Shorting on Kospi facilitates tighter monitoring and hedging during a bearish rally

Short-selling by foreign investors on the Kospi has eased since local authorities stepped up the crackdown and monitored illegal short-selling practices and excessive short-selling of certain stocks, to the benefit of secondary batteries and domestic services stocks to hedge the upside of a bearish rally.

According to the Korea Exchange on Tuesday, the short sale in Kospi shares stood at 304.7 billion won ($227 million) on Monday, down 37% from 486.4 billion won on July 1. The ratio of short selling to trading volume of the target stocks fell to 4.99% from 5.6% over the same period. The margin account balance on which short positioning is based narrowed to 65.93 trillion won on August 22 from 74.35 trillion won on May 31, suggesting much lower demand pending. a short sale.

The ebb suggests short hedging activity amid modest upside from the bearish rally.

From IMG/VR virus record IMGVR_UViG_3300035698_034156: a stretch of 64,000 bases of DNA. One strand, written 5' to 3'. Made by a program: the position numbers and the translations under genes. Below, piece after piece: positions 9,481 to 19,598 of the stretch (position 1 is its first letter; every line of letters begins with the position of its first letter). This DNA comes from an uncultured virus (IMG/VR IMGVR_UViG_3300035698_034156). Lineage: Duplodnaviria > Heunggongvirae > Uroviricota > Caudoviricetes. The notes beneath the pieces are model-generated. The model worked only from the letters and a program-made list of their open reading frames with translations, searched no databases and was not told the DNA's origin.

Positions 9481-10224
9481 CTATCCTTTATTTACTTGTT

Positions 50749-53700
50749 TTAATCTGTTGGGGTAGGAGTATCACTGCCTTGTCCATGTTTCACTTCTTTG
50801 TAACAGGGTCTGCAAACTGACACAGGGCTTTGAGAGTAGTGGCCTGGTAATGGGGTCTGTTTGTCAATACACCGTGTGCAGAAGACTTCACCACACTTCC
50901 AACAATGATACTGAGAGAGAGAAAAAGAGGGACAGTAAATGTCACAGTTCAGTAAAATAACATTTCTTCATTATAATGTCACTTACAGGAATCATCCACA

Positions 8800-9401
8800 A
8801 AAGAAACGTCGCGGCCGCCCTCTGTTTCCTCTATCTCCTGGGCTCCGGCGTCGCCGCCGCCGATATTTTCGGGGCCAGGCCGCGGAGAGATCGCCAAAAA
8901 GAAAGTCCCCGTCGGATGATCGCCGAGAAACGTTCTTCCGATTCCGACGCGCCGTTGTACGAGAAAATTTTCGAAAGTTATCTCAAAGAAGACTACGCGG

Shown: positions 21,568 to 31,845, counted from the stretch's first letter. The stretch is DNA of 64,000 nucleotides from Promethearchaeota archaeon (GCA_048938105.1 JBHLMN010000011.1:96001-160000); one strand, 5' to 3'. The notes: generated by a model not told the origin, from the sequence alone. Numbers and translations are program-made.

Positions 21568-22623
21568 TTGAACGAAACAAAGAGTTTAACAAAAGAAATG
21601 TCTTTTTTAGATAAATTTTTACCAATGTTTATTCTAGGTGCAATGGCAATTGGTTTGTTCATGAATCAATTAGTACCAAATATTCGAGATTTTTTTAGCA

Short hedging refers to buying back borrowed stock to close out an open short position with a profit or loss. Institutions had shorted Korean equities anticipating a market slowdown until June. They rushed to cover losses amid a modest rally.

Hedging mainly focused on the values ​​of lithium-ion batteries and those of sectors benefiting from the economic reopening, such as hotel services and travel agencies, bodes well for these values.

Short selling on shares of Hotel Shilla, which was equivalent to 7.35% of its trading volume on July 1, slipped to a ratio of 5.35% last Thursday. During the same period, its share price recovered 4.79%. Short selling on Lotte Tour Development also fell to a 7.83% share from 8.23% in the same period after the company managed to raise 4.5 times its equity through asset revaluation.

The shorting ratio on EcoPro BM fell to 3.85% from 6.83% over the quoted period. Short selling on L&F and POSCO Chemical also fell to 3.18% and 1.77%, respectively from 3.50% and 2.87%.

Short selling has also become subdued after Korean financial authorities last month introduced tougher measures against any illegal short-selling activity. Under the new rule, when short selling represents more than 30% of the turnover of a stock trade and causes the stock price to fall by 3% or more, or when a turnover short is twice the average, short selling on the stock is suspended.

If the share price falls by more than 5% despite the suspension, the ban is extended for an additional day.

By Kim Je-gwan and Jenny Lee

[ⓒ Pulse by Maeil Business News Korea & mk.co.kr, All rights reserved]

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